By Su Xinqi
Hong Kong’s oldest political satire show aired its final episode Friday evening, against a backdrop of pro-democracy unrest and fears that an incoming anti-subversion law will help Beijing trammel local freedoms.
The swansong show by Headliner also comes after the government launched a review of RTHK, the public broadcaster that makes the programme, which has faced accusations from Beijing loyalists of being overly sympathetic to the opposition.
For the last 31 years the irreverent show has sparked government ire with its skits and often rough lampooning of public figures.
But a recent episode critical of police, following months of pro-democracy protests, has effectively ended the show, after sparking a rebuke from regulators.
Back in February, as the coronavirus first surfaced in Hong Kong, the programme featured a scene showing a police officer jumping out of a rubbish bin to deliver a skit about protective equipment.
At the time, local media had run reports that police had ample supplies of face masks, while residents and health care workers were scrabbling to get their hands on them.
The show sparked hundreds of complaints, including from the city’s police chief, and a probe by the Communications Authority.
Last month the regulator agreed with the complaints, that the skit showed “denigration and insult” towards the police, contained inaccuracies and failed to show a broad range of views.
In a statement, RTHK apologised and said “Headliner” would soon air its last show while it reviewed satirical programming.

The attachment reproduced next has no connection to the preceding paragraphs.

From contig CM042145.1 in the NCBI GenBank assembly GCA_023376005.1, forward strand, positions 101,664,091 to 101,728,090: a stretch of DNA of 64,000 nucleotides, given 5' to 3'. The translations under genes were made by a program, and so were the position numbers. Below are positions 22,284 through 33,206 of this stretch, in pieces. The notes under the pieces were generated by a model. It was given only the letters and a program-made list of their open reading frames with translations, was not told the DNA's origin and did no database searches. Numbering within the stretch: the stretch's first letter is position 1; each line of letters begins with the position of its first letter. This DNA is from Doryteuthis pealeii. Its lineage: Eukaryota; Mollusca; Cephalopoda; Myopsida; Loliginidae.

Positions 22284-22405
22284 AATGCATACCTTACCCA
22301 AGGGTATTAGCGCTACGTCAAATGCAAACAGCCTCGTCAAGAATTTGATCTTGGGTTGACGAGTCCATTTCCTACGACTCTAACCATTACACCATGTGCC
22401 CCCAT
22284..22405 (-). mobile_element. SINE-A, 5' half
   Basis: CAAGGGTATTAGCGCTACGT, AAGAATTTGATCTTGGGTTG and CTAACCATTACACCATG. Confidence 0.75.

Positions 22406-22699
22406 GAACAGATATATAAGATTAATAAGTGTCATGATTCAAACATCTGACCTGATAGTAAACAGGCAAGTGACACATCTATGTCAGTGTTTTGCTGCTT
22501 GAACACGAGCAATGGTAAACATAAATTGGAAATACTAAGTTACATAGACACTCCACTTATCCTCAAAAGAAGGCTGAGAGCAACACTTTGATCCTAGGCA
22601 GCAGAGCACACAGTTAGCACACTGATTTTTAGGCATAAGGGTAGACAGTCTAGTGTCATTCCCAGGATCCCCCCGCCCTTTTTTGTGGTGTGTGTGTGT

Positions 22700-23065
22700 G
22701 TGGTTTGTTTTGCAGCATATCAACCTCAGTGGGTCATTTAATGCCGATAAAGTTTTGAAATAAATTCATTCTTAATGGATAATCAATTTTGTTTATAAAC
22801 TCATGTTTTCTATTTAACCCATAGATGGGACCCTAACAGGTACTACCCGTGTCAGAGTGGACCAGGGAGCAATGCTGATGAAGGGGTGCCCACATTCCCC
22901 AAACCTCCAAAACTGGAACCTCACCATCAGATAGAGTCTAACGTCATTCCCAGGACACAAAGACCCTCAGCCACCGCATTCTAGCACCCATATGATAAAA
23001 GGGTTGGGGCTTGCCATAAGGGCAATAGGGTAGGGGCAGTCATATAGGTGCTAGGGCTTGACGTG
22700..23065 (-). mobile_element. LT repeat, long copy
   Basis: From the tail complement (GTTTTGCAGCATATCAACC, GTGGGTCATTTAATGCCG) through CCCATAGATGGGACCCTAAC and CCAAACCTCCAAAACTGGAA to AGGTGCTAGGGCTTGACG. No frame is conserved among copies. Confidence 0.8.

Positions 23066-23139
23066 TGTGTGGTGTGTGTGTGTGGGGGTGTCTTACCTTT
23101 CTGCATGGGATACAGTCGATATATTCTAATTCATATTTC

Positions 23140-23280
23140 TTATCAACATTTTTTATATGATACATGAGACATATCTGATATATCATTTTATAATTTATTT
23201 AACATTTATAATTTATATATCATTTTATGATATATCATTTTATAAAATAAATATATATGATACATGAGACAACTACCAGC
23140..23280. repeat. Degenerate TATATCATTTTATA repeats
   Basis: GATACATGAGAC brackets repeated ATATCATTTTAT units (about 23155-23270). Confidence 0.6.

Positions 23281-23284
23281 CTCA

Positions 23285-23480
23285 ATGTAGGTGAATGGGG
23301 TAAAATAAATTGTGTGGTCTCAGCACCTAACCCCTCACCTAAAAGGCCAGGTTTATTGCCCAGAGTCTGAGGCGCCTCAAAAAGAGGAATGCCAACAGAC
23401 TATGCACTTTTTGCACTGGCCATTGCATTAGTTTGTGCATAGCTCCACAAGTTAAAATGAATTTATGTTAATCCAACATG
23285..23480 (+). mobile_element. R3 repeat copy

That sparked criticism from rights and employee groups, which said it had caved to pressure.
“Headliner is a satire and different audiences will have different reactions, so it’s unfair to ask the show to be responsible for everyone’s feelings,” Gladys Chiu, head of the RTHK Programme Staff Union, said after the decision.
Caught in the crossfire
On Wednesday, actors from the show were filming their final episode under hot studio lights.
“I would like to say ‘see you again’ but how can I tell such a big lie,” said Ng Chi-sum, a veteran of the show, who was dressed as a dynastic-era empress to mock Hong Kong’s deeply unpopular pro-Beijing leader Carrie Lam.
RTHK has increasingly found itself caught in the crossfire of Hong Kong’s intense political polarisation.
Modelled on Britain’s BBC, it is a public broadcaster which officially remains editorially independent of the government.
It has long been seen by the city’s pro-Beijing camp as biased towards their pro-democracy opponents, a charge the broadcaster denies.
Last month, Lam’s government announced it had appointed a task force to “review operations and management of RTHK”.
Critics fear the move is an attempt to mould RTHK into something that more closely resembles the heavily censored and relentlessly positive state broadcasters of authoritarian mainland China.